Do you want to become a personal trainer? While this business idea may not be new, it certainly continues to be in demand as we indicated in the Health and Fitness statistics. If you enjoy nurturing and motivating individuals and groups to become their best, now is a terrific time to consider starting a personal training business.
Using a personal trainer has
become more common place – it’s not unusual to hear individual’s discussing
their workouts they’ve had with their personal trainer and the results they’ve
My personal trainer has helped me to learn more about fitness, weight lifting, and to “push me” physically so I can take my fitness to the next level.
The first thing you’ll want to decide as you become a personal trainer is what type of training you would like to specialize in – there are a whole host of options (which makes this path so rewarding!)
You can choose to work with folks who do extreme sports, athletes, models/dancers, overweight/obese individuals, pre-natal moms, children, seniors, or those with disabilities. Your focus can be on exercises for overall physical strength and agility, exercises for specific muscle groups, or weight loss activities.
Another fitness trend we’re seeing is more women are learning about the benefits of weight training – I know I have just recently discovered the wonders of weights and how terrific I feel after using them. You’ll be offering a terrific service as you help each individual and/or group to learn about new fitness possibilities, obtain their best training, and reach heights they may not have believed were possible.
To become a fitness instructor, start with word-of-mouth advertising. Think about providing group training for free in return for referrals. If you train 2 groups of 5 individuals (10 people) per week for 6 weeks that’s 60 contact hours.
Request 3 referrals/week from
each individual you train. This will
help you develop a solid business over a six week period. If you want more consistent clientele, offer
your free services to more people (say, 20 people/week). While this may seem counterproductive (offering FREE services), this allows you to help individuals get results, refer their friends/family, and show what type of results you can help your clients obtain.
As you become a personal trainer, another technique for identifying clients when starting a personal training business, is to go to the local park or recreation facility. There are a ton of people there who are enjoying the outdoors and getting their exercise. If you want to specialize in outdoor activities, you can meet people at the park and give them a business card to let them know about your new business.
You can also use your vehicle to help get the word out about your new business – make sure it's large enough to haul the equipment you need. Then have some type of “eye-catching” advertising painted onto the vehicle or purchase a couple of magnetic signs and begin driving around your local area.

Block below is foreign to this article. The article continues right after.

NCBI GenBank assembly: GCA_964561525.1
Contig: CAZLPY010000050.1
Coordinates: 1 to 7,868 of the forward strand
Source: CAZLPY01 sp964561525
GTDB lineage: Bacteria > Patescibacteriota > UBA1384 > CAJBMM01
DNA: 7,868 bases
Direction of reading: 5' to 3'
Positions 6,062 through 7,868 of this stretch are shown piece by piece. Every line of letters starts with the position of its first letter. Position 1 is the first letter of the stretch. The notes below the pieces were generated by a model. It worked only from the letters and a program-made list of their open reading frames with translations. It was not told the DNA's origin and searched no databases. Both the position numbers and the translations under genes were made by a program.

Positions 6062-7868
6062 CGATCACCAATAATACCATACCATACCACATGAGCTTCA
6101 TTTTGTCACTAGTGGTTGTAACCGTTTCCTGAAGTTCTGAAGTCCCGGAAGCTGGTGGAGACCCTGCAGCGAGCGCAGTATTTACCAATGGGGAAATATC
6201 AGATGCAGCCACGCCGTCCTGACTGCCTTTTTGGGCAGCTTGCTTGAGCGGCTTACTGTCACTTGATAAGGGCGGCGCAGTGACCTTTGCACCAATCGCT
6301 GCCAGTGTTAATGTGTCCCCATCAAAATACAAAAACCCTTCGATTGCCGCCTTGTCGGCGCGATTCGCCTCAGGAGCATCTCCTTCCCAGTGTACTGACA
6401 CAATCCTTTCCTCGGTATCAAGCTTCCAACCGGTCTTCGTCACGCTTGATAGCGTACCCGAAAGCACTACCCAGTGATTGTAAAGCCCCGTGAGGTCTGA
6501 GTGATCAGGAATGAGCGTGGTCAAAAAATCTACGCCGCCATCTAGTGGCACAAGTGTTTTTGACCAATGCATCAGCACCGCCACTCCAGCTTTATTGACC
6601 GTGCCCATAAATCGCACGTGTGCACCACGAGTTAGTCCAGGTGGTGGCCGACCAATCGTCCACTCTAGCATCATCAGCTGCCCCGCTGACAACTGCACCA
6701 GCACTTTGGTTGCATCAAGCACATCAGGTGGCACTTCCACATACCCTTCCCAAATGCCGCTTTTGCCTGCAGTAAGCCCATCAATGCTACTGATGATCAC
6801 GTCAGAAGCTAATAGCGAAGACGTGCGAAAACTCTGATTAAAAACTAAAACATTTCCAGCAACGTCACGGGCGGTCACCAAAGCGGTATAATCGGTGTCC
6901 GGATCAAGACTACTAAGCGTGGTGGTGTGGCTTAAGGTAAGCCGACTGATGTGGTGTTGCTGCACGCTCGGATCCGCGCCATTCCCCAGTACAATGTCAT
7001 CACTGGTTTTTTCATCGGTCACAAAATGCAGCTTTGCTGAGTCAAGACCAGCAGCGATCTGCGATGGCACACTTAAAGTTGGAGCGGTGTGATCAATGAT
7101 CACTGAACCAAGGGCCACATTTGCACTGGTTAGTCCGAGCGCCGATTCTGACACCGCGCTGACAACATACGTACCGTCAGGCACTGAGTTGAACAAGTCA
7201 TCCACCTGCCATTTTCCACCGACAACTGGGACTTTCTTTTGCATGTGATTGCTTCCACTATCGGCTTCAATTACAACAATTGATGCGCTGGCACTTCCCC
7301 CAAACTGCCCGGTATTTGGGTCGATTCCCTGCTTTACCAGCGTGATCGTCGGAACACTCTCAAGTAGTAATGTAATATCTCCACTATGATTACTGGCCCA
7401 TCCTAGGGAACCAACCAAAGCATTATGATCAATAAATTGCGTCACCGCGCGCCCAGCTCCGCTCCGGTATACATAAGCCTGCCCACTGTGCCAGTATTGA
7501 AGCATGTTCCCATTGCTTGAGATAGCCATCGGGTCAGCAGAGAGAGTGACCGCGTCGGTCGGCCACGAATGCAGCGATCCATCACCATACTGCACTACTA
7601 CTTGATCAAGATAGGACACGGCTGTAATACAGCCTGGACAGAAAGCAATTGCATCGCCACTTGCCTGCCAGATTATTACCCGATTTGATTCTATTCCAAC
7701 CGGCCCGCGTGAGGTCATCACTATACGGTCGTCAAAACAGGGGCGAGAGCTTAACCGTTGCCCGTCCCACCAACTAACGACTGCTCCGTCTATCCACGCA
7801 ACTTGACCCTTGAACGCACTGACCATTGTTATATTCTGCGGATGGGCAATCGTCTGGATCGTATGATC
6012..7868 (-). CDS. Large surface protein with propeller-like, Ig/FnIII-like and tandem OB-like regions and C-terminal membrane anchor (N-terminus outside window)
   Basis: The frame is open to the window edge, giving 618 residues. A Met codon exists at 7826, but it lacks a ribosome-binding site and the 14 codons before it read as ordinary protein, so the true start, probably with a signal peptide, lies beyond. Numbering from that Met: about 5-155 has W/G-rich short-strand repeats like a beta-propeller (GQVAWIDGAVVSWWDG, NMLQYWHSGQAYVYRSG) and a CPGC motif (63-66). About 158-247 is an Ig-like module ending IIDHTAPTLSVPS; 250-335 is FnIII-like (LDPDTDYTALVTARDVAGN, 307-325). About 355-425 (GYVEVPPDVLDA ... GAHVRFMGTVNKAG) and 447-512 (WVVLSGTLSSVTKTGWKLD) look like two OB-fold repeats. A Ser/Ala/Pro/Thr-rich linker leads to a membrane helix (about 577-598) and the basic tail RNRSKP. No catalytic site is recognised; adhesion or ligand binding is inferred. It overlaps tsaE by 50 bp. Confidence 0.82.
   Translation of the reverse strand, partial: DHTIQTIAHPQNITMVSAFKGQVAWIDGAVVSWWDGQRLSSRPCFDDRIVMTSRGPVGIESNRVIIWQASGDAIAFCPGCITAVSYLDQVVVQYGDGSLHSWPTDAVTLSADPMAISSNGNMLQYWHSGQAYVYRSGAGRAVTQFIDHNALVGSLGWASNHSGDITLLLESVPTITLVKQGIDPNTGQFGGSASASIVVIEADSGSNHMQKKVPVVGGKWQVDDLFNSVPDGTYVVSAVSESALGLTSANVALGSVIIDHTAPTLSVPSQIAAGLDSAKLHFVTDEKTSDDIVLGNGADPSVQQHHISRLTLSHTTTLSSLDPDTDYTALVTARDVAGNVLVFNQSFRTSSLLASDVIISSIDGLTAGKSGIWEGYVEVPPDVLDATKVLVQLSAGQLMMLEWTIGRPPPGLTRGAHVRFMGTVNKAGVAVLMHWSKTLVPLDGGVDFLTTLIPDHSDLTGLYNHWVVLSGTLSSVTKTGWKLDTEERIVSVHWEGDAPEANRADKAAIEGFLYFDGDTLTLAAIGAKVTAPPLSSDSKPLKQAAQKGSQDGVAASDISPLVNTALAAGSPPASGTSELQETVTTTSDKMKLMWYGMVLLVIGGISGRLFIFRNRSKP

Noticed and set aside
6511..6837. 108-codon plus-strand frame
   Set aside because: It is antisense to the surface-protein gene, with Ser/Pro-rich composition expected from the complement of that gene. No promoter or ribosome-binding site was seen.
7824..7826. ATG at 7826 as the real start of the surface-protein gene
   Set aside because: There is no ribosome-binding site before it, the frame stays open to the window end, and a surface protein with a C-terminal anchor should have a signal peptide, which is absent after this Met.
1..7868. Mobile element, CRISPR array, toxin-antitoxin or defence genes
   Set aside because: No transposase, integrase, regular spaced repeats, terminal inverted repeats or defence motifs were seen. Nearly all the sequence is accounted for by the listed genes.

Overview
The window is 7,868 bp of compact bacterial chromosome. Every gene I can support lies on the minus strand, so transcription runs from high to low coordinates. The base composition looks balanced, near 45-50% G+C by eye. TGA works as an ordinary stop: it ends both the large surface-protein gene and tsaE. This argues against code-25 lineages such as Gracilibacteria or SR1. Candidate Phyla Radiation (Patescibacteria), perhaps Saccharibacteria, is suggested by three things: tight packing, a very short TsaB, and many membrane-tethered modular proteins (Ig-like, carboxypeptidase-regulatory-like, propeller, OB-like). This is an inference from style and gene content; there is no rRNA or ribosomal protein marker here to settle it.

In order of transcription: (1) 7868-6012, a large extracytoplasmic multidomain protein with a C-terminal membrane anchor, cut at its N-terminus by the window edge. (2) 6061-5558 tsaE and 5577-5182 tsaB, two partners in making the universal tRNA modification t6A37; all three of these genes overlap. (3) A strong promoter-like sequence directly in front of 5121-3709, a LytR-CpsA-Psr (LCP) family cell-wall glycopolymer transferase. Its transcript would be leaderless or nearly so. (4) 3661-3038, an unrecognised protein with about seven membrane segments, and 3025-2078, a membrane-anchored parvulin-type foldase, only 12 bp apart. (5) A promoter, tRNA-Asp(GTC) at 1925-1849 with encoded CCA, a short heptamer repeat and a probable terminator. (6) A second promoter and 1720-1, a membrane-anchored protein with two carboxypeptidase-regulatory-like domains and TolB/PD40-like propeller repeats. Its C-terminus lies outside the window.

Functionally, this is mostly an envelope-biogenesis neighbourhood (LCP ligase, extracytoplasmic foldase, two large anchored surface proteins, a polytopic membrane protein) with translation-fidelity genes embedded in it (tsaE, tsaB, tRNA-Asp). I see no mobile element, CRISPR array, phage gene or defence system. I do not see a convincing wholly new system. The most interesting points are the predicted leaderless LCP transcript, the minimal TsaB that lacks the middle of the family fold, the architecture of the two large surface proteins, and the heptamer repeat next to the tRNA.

In order to help your client's with motivation towards longer term health goals, it might be very valuable for you to align your efforts with national training efforts of a larger significance. These types of programs can give you some additional substance and energy around programs where there is a lot of information to minimize your marketing costs.
Resources: Determine what types of certifications you may require to become a personal trainer in your areas of expertise. Where will you do your training – in your home, nearby park, recreation center, or health club. You’ll need reliable transportation large enough to bring any equipment along with you. Talk to your insurance agent to determine what type of liability insurance you’ll want to carry as you become a personal trainer.
Time Required: 5-20 hrs/week; can work full-time 30-40+ hrs/week
Training: Check out local fitness schools or colleges for specific certifications you need or want to attract specific clients. This training is a great way to develop techniques and build your confidence as you become a personal trainer. It might be helpful to get a job at a local gym and learn from those already successful in the industry. Stay current on research and training ideas by participating in professional associations, reading current magazines, and pursuing new research on the internet.
Market: Athletes, adults, children, seniors, disabled persons, families
Home Based: Yes
Location: Local, Regional
Start-Up Costs: $500 - $7,500
Minimizing Start-Up Costs: As you become a personal trainer, start your business in your home, at your client's home or office, or meet your client's at the local recreation center to keep your costs to a minimum. You can also meet at local parks or outdoor recreation trails. Network with individuals who are in the process of working on their fitness and let them know you're in business and available to help them meet their goals.